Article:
Minnesota ranks at the top in child well-being

MINNEAPOLIS -- Minnesota is ranked No. 1 nationally in child well-being, while North Dakota is ranked No. 8, in the 2016 KIDS COUNT Data Book released this week.

MINNEAPOLIS -- Minnesota is ranked No. 1 nationally in child well-being, while North Dakota is ranked No. 8, in the 2016 KIDS COUNT Data Book released this week.

It’s the second year in a row that Minnesota has earned the top ranking, thanks to being ranked first in measures of child health (up from second last year), third in economic well-being (up from fifth last year), fourth in family and community and sixth in education.

It is also the seventh year Minnesota has taken the top spot in the rankings since they were first issued in 1990, KIDS COUNT reports.

North Dakota slipped a spot, down from being No. 7 in the nation in child well-being in 2015.

North Dakota’s strength is still economic well-being, ranking second in 2016 (slipping from first in 2015). The state was ranked sixth in measures of family and community, 14th in education, and 17th in health.


The rankings are largely based on data from 2014, the latest year available.

Despite its top ranking, Minnesota continues to have great disparities in health, education and economic outcomes for children of color.

In 2014, 65,000 more Minnesota children lived in low-income families than in 2008. Nearly three-quarters of black and American Indian children, nearly two-thirds of Hispanic or Latino children, and almost half of Asian children, compared to less than a quarter of white children, live in low income households, KIDS COUNT reports.

Minnesota does have one of the lowest uninsured rates for children at 4 percent, but the rate for American Indian children is 16 percent. For Latino children, it is 12 percent.

“It’s evident that recent state and local investments that support children and families, especially policies and programs that increase family economic success and health care coverage and access, are paying off in improved outcomes for many Minnesota children,” said Bharti Wahi, executive director of the Children’s Defense Fund-Minnesota. “However, we cannot be content with a high ranking that masks chronic inequities for children of color in our state.”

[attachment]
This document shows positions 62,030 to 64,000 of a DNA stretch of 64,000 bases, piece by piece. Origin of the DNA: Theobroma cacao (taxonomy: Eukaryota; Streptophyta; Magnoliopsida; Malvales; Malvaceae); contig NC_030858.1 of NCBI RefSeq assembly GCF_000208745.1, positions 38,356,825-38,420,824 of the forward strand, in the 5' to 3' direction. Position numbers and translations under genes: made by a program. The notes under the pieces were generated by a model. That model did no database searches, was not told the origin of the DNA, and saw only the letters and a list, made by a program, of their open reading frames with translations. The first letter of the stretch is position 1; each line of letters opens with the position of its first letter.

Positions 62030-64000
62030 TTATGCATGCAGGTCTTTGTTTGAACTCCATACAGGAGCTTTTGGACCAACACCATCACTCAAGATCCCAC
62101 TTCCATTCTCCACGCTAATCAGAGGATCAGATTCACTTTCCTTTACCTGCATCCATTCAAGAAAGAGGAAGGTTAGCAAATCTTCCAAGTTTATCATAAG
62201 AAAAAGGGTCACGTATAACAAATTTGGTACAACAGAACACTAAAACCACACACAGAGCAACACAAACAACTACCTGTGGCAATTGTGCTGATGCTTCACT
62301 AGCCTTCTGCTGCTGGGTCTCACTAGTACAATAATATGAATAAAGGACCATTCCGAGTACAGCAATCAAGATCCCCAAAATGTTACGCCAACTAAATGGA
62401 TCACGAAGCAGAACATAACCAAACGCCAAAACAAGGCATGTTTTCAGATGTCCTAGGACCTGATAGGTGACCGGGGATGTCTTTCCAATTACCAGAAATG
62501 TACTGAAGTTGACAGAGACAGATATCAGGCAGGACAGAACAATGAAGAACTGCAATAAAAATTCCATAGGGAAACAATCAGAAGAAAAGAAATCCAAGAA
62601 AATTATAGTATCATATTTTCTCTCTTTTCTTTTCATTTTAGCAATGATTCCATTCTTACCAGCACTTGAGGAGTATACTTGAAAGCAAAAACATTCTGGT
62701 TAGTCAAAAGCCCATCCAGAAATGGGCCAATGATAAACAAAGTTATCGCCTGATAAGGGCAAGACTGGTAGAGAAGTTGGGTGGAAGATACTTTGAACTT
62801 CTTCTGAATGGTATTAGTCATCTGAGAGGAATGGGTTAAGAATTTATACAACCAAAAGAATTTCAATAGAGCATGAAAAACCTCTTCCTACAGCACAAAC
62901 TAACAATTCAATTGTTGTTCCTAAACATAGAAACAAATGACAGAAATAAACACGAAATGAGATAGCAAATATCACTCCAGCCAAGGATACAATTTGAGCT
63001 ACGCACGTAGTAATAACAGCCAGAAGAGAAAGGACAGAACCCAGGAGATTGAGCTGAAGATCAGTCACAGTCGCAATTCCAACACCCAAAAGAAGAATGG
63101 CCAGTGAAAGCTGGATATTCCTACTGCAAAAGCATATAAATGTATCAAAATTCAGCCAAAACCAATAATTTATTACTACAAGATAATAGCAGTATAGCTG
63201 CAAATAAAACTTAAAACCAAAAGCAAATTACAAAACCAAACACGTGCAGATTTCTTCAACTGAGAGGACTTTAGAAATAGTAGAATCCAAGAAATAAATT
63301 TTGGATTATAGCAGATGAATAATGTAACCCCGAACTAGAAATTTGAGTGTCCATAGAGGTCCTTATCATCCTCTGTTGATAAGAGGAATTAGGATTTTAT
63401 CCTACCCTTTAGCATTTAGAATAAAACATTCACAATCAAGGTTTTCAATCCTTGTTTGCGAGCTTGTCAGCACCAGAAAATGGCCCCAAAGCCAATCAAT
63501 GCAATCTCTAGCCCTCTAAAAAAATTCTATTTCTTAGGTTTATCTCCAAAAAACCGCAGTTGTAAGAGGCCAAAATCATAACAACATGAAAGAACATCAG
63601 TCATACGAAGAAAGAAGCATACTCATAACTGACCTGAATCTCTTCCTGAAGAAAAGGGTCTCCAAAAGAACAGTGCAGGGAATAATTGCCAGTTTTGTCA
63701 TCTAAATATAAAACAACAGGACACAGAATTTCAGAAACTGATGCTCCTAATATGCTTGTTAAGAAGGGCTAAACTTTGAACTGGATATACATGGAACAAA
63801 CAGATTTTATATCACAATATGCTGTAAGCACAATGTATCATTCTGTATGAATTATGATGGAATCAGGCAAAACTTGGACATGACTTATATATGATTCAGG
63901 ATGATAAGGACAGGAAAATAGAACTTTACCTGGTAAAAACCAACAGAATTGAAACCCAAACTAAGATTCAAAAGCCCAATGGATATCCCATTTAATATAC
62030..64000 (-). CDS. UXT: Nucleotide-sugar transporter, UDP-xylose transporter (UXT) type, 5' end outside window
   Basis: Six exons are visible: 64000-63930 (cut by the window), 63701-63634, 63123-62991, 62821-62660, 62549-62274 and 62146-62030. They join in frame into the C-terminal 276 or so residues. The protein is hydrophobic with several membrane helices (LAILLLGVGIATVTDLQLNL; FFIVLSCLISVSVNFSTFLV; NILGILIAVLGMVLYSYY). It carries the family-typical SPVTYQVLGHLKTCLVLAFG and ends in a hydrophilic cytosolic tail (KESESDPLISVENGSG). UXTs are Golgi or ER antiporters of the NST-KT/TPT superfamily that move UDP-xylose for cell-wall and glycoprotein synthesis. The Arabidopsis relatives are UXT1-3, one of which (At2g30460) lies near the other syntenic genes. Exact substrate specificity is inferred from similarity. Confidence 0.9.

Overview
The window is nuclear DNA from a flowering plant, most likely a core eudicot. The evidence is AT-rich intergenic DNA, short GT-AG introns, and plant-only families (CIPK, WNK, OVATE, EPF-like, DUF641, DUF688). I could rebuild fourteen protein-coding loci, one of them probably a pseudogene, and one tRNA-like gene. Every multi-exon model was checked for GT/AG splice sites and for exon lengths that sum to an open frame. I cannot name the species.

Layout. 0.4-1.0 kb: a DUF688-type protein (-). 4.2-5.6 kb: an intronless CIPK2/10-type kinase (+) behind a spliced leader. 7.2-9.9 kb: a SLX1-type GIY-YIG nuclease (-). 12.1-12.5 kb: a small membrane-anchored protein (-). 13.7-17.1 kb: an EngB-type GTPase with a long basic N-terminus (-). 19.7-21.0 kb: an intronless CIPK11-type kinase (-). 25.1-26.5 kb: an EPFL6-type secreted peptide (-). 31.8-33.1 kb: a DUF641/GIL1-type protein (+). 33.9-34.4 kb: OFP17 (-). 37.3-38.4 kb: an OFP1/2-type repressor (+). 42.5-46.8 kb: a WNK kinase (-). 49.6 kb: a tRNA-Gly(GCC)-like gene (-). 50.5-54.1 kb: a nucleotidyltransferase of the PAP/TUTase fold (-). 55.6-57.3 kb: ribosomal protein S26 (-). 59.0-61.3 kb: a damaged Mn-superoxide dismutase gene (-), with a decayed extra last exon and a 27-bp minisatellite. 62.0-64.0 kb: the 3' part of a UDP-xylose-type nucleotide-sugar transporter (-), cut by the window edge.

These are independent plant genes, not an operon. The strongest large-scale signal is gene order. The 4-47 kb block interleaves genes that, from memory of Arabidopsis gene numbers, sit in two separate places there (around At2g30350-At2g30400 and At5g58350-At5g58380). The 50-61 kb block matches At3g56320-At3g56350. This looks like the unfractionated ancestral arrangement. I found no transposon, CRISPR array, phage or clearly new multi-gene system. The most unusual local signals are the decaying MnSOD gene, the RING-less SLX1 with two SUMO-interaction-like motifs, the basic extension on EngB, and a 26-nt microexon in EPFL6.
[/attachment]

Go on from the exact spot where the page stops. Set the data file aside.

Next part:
North Dakota has the lowest percentage of children in families with a high housing cost burden (17 percent), the second-lowest percentage of children without secure parental employment (22 percent), and the fifth-lowest percentage of children living in poverty (15 percent). However, the poverty rate is the same as 2008.

Other positives for North Dakota are the second-lowest percentage of children living in families where the head of the household lacks a high school diploma (5 percent) and the fifth-lowest percentage of children living in single-parent families.

The percentage of children attending preschool in North Dakota has risen, and a greater percentage of fourth-graders are reading proficiently. Still, more than 60 percent of fourth-graders don’t read proficiently and more than 60 percent of eighth-graders are not proficient in math.


Health indicators all improved in North Dakota. The state has the second-lowest percentage of low-birthweight babies (6.2 percent) and the fifth-lowest percentage of teens abusing drugs and alcohol (5 percent).

But there are still nearly 12,000 children in North Dakota with no health coverage, KIDS COUNT reports.

In addition, while the child and teen death rate in North Dakota at 24 per 100,000 matches the national average, one in four of those deaths is the result of suicide, with the percentage of students attempting suicide in the state rising from 6 percent in 2009 to 9 percent in 2015.

Nationally, teen birth rates fell 40 percent between 2008 and 2014, the percentage of teens abusing drugs and alcohol fell 38 percent, and the percentage of teens not graduating on time fell 28 percent, KIDS COUNT reported.

KIDS COUNT is a project of the Annie E. Casey Foundation.

What To Read Next
Fundraising is underway to move the giant ball of twine from the Highland, Wisconsin, home of creator James Frank Kotera, who died last month at age 75, 44 years after starting the big ball.
“We see that when things happen in the coastal areas, a few years later, they start trending toward the Midwest,” said Rep. Ben Krohmer, serving his first term in the House.
“This is sensationalism at its finest, and it does not deserve to be heard in our state capitol,” Rep. Erin Healy, a Democrat and one of 10 votes against the bill in the 70-person chamber, said.
“Let’s put this in the rearview mirror,” Sen. Michael Diedrich, a Rapid City Republican said.